Which comes first standards or self-regulation?

Goal setting concept - many uses in management seminars and training

Goal setting concept – many uses in management seminars and training

Actually they are compatible entities that should be activated simultaneously. If standards are transformed into goals the cycle begins when the student is in the forethought phase beginning to assess his/her strengths and weaknesses for a specific task. With all the chatter about the common core and other standards one wonders why many teachers and administrators are finding standards to be confining and not liberating.

When one has goals that can guide instruction and student performance he/she can operate within a system of goal attainment. Using Imogene King’s Theory of Goal Attainment designed for nursing students and practitioners, I adapted the theory for educators who are interested in developing self-regulated learners by emphasizing the forethought phase.

The following propositions are made in the Theory of Goal Attainment:

  • If perceptual interaction accuracy is present in teacher-student interactions, learning will occur.
  • If the instructor and student make transaction, the goal or goals will be achieved.
  • If the goal or goals are achieved, satisfaction will occur.
  • If transactions are made in teacher-student interactions, growth and development will be enhanced.
  • If role expectations and role performance as perceived by the teacher and student are congruent, transaction will occur.
  • If role conflict is experienced by either the teacher or the student (or both), stress in the teacher-student interaction will occur.
  • If a teacher with special knowledge communicates appropriate information to the student, mutual goal-setting and goal achievement will occur.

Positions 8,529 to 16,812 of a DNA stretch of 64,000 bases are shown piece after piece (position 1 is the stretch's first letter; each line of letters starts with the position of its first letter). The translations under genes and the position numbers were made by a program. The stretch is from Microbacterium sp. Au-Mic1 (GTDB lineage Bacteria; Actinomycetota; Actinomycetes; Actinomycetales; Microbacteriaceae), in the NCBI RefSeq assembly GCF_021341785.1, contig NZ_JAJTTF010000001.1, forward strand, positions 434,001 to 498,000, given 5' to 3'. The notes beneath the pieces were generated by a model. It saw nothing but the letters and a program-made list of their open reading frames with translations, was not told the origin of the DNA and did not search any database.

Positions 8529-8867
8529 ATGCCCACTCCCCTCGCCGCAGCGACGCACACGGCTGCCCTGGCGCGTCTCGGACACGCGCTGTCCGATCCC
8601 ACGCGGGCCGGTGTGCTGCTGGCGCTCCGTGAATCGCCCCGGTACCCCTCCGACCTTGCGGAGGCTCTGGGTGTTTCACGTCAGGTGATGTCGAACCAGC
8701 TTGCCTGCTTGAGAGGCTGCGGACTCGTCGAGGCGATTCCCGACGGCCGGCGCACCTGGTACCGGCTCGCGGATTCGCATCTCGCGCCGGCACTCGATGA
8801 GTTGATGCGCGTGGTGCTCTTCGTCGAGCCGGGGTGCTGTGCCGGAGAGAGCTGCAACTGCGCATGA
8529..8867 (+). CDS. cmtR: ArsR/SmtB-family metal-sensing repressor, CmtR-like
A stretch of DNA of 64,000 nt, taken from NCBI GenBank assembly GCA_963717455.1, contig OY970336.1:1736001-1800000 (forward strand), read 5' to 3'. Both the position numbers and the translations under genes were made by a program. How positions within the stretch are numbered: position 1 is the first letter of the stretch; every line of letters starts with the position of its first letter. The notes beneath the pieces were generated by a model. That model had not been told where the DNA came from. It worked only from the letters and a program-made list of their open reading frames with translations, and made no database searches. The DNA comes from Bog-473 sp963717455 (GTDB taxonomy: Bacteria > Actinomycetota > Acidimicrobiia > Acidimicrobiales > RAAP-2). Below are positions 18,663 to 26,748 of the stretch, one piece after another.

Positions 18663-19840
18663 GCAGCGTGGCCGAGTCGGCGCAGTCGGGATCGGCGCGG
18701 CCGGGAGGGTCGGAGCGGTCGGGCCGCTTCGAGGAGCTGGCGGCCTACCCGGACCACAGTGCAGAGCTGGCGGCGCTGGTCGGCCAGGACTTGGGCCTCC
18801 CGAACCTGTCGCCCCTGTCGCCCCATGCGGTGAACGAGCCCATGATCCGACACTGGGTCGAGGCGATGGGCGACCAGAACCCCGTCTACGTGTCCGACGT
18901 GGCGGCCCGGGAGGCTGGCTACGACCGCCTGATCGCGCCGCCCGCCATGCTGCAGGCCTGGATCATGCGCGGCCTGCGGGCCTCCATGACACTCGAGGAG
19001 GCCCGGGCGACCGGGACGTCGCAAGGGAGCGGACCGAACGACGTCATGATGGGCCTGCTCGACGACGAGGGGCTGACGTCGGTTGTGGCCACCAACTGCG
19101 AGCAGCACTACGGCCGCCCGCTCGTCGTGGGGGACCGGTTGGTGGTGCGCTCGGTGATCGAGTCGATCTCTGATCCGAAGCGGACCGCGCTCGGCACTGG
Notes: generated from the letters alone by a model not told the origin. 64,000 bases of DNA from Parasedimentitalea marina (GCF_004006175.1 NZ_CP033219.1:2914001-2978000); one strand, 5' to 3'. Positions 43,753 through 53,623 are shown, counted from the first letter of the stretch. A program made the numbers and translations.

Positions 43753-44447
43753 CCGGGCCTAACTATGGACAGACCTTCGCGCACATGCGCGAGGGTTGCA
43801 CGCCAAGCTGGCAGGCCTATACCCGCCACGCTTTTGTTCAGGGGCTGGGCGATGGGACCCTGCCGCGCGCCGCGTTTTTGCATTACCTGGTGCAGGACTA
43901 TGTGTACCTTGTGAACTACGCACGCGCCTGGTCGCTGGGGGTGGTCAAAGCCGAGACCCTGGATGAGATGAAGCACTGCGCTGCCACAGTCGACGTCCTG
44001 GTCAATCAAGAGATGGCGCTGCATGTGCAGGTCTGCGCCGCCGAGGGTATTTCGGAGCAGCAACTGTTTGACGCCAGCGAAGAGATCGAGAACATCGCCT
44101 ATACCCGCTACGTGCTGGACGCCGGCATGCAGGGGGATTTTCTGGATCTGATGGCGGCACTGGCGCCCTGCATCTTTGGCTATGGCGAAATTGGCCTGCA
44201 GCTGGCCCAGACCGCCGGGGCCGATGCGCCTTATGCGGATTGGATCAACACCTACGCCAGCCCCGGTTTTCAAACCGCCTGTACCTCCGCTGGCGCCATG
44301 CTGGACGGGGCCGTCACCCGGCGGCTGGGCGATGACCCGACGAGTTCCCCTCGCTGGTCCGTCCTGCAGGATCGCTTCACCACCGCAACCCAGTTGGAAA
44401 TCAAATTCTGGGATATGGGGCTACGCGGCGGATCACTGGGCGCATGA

There are also assumptions made in the model. They are:

  • The focus of teaching is the learning process of the human being (student).
  • The goal of teacher is the education and development of both individuals and groups.
  • Human beings are open systems interacting with their environments constantly.
  • The teacher and learner communicate information, set goals mutually, and then act to achieve those goals. This is also the basic assumption of the learning process.
  • Learners perceive the world as a complete person making transactions with individuals and things in the environment.
  • Transaction represents a learning situation in which the perceiver and the task being perceived are encountered. It also represents a life situation in which a person enters the situation as an active participant. Each is changed in the process of these experiences.

One can find similarities in the way that King perceives human beings and Bandura perceives the learner. According to King, a human being refers to a social being who is rational and sentient. Which means, he or she has the ability to perceive, think, feel, choose, set goals, select means to achieve goals, and make decisions. According to Bandura, human agency is characterized by a number of core features that operate through phenomenal and functional consciousness. These include the temporal extension of agency through intentionality and forethought, self-regulation by self-reactive influence, and self-reflective ness about one’s capabilities, quality of functioning, and the meaning and purpose of one’s life pursuits (Bandura, 2001).

In teaching and learning experiences both the learner and teacher have fundamental needs that include the need to know how the learner sets well-informed proximal goals,  In addition, self-regulation begins with both the teacher and learner knowing how to apply it to a specific task; the need for instructional practices that seek to prevent failure.


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